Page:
As much as I want to invoke word play between State of the Greenhouse Industry and State of the Union, I think we’re all sick of politics at this point. This one’s all about the plants, mostly. As political prognostication goes, officeholders love to give incomplete grades when asked to self-evaluate their work. I tried to think of a grade I would give the industry today, maybe even a percentage. I’m stuck. Are we doing good enough, as in a youngster who tries and fails, only to succeed halfheartedly with encouragement?
I don’t think we’re doing stellar. (Who would read a column that did nothing but pat ourselves on the back anyway?) Yet, I don’t think we’re doing awful — horticulture is a multi-national, multi-billion-dollar agribusiness. We form the cultural fabric of our communities, help to feed the planet, enhance and define new infrastructure in progressive development, enable conservation and ecological restoration, and bring joy to people in a world that needs it more than ever.
I’m no headmaster with a ruler up his sleeve, but I think we’re coming up short on a few accounts and missing opportunities to grow.
In full disclosure, the Greenhouse Grower editorial team gave me the chance to pore over some of the raw data from its 2017 State of the Industry survey as I wrote this column. Deviating from my normal formula, I pulled quotes from the anonymous responses in the survey and riffed. This is what percolated.
Labor — Is Unsurprisingly A Big Deal
I’m not an expert on these issues, and I don’t have a lot to say about them. From an analytical perspective, the frequency of this issue throughout the sample set suggests something Maslowian about our industry today. If we can’t work to solve the fundamentals of labor quality and supply, the higher-order issues are going to earn less attention.
New product development falls into this category. A greenhouse grower will reasonably be concerned with who’s doing the handwork and keeping the fires burning before worrying about the nuances of new varieties as they affect the supply chain and the end consumer. Constraints like these limit the success of new ideas and products if the benefits for adopting them aren’t obvious.
“It Is Hard To Predict What The Retail Market Will Want.”
Yes, it is. This statement summarizes the frustration that so many business owners feel. The Retail Public is a sometimes foggy, fathomless morass of perception and best guesses that walks into the store every Saturday in May. Who are they? As an industry, we’ve struggled to embrace post-demographic consumerism. Our consumers just aren’t who we thought they were, and we’re missing rings because of it.
More troubling is that we continue to rebrand a now dated notion of the 20th century homemaker as our prototypical consumer instead of realizing that Millennial consumers don’t approach the marketplace with that perspective. The why has more purpose, the how is more material. Does the overall flavor of new plants in the market reflect this today?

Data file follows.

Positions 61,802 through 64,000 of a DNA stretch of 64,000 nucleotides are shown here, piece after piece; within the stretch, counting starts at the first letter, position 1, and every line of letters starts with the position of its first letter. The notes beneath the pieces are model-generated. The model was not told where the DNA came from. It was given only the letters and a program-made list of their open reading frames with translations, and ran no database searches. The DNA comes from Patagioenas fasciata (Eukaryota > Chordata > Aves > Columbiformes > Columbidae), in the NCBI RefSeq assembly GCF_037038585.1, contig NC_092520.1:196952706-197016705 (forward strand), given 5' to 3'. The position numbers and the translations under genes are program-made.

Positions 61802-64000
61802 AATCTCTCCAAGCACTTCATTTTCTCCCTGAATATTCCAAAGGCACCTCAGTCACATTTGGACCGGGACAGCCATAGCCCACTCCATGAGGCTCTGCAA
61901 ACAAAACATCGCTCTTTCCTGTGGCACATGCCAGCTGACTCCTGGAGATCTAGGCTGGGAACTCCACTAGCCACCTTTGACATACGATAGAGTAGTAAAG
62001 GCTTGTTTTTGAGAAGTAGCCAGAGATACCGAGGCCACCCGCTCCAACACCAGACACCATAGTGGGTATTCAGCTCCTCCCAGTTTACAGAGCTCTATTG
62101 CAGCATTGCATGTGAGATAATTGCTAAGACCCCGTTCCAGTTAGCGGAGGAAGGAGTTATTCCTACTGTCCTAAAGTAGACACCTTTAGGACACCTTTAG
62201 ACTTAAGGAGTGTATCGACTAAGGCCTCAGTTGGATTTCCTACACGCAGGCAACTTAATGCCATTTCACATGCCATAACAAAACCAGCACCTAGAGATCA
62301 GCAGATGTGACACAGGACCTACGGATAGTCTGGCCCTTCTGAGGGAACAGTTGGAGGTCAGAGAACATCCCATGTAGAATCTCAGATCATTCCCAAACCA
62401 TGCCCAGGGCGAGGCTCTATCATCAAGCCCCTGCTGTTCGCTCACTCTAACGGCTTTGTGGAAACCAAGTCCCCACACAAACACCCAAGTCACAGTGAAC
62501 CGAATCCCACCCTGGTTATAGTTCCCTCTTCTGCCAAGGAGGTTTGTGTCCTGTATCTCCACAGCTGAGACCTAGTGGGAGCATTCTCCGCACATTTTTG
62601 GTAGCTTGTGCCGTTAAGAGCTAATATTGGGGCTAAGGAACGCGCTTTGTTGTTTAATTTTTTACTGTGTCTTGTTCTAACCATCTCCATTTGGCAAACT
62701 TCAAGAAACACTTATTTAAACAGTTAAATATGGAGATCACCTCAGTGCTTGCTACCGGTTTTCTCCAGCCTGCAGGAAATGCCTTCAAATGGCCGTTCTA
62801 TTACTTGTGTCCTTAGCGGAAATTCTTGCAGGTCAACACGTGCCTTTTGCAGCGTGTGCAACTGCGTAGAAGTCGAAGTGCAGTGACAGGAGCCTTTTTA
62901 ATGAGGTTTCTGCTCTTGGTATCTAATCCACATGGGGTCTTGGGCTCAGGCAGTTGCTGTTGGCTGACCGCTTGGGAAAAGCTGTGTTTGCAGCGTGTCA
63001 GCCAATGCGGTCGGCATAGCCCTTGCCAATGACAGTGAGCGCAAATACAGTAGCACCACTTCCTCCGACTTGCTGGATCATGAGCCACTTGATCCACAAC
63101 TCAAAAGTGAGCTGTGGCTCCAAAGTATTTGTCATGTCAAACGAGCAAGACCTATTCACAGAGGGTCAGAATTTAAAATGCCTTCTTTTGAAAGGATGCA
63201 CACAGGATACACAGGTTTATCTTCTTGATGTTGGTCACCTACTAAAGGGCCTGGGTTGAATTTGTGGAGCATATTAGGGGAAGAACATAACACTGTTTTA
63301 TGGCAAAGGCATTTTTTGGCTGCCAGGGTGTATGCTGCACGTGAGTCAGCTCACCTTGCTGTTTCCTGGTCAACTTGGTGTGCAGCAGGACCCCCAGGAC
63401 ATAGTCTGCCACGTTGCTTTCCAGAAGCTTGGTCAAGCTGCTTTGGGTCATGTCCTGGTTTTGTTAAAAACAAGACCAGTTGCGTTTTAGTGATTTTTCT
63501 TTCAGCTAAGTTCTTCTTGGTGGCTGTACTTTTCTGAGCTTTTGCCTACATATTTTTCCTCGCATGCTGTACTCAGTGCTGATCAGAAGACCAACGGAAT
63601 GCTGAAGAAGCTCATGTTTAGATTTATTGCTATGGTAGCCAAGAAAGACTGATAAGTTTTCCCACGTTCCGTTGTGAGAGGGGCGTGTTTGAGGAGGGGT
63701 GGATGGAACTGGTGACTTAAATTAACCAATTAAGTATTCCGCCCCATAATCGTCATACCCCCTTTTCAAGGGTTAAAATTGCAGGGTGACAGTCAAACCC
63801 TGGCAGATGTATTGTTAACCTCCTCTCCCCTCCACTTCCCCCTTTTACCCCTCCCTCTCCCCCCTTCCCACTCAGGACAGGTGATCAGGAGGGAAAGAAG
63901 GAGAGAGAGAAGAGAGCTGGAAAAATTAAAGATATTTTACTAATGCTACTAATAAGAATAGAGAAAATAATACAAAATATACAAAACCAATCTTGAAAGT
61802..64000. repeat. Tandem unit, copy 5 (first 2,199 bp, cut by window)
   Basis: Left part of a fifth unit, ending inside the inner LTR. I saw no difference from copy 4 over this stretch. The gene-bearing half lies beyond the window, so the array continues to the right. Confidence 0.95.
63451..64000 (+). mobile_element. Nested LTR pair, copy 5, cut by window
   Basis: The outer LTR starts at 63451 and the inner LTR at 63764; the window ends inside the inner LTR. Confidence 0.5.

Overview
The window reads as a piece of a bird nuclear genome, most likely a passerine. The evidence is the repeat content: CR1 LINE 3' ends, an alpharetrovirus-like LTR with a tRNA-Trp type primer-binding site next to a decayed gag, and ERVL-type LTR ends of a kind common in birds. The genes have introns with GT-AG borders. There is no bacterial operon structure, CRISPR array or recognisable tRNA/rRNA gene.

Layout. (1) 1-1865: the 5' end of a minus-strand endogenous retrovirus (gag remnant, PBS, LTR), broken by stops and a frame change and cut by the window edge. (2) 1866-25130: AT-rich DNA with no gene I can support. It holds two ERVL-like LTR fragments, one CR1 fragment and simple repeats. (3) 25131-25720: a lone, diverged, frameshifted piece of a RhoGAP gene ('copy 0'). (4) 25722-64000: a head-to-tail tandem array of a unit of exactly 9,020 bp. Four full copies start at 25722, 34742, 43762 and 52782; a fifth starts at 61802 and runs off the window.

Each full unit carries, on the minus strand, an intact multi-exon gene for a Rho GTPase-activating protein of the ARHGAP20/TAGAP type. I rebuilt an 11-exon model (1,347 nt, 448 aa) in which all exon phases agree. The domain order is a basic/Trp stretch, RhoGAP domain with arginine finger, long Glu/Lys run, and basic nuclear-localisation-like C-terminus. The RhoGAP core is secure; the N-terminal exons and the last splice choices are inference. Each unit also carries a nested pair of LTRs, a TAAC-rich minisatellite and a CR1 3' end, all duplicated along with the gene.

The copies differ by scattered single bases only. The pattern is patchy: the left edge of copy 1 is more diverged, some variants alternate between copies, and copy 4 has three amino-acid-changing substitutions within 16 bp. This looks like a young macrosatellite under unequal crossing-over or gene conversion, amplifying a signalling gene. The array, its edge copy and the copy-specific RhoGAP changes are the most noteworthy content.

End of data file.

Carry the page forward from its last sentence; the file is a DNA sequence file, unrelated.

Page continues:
Relating to our consumers has been a theme throughout and following the Recession. Everything has changed. We need more data, yes. But we should connect with people how and where they want. Never forget, too, that expertise has appeal in a world where information, though democratically available, is becoming harder and harder to find. The retail market is looking to know and grow — be their expert.
“As A Seller, The More I Can Tell My Public, The Better.”
Storytelling matters because it’s fundamental to human communication. “Full sun, well-drained soil, 6 to 8 inches tall, annual” doesn’t mean anything. It’s a string of 55 characters including spaces. Neurological research has shown that facts like those in that string engage only 25% of the areas of our brain as stories do. Stories appeal to our emotions and the experience of everyday life. Facts simply get stored in our brains, perhaps never to be retrieved and reconstructed as memories.
Stories also impact our value perceptions — in short, when a story means something, we’re often more inclined to get behind its message or product. (Read more at SignificantObjects.com about how a fascinating literary experiment turned ordinary thrift store finds into perceived extraordinary items through good storytelling).
“We Are Always Looking At New Crops To Grow. It Helps Us To Stay On The Leading Edge Of Innovation And Avoid Stagnation.”
This respondent hits it on the head.
Cartoonist Saul Steinberg once said, “The life of the creative man is led, directed, and controlled by boredom. Avoiding boredom is one of our most important purposes.”
I can’t help but think that we’ve done a fine job of boring our customers (and maybe ourselves) into submission or apathy. Horticulture today might be what the 1950s was for food — a pre-dawn, dark age that trades subsistence over revelry, ordinary instead of extraordinary. We need to realize that the motivations people bring to the table at a restaurant are the same emotional triggers we should appeal to when talking about plants, gardens, and the landscape. Post-World War II America didn’t celebrate food; it just ate it. Today, we’re in a similar place — we’re just selling plants. What will it look like when we do more than that?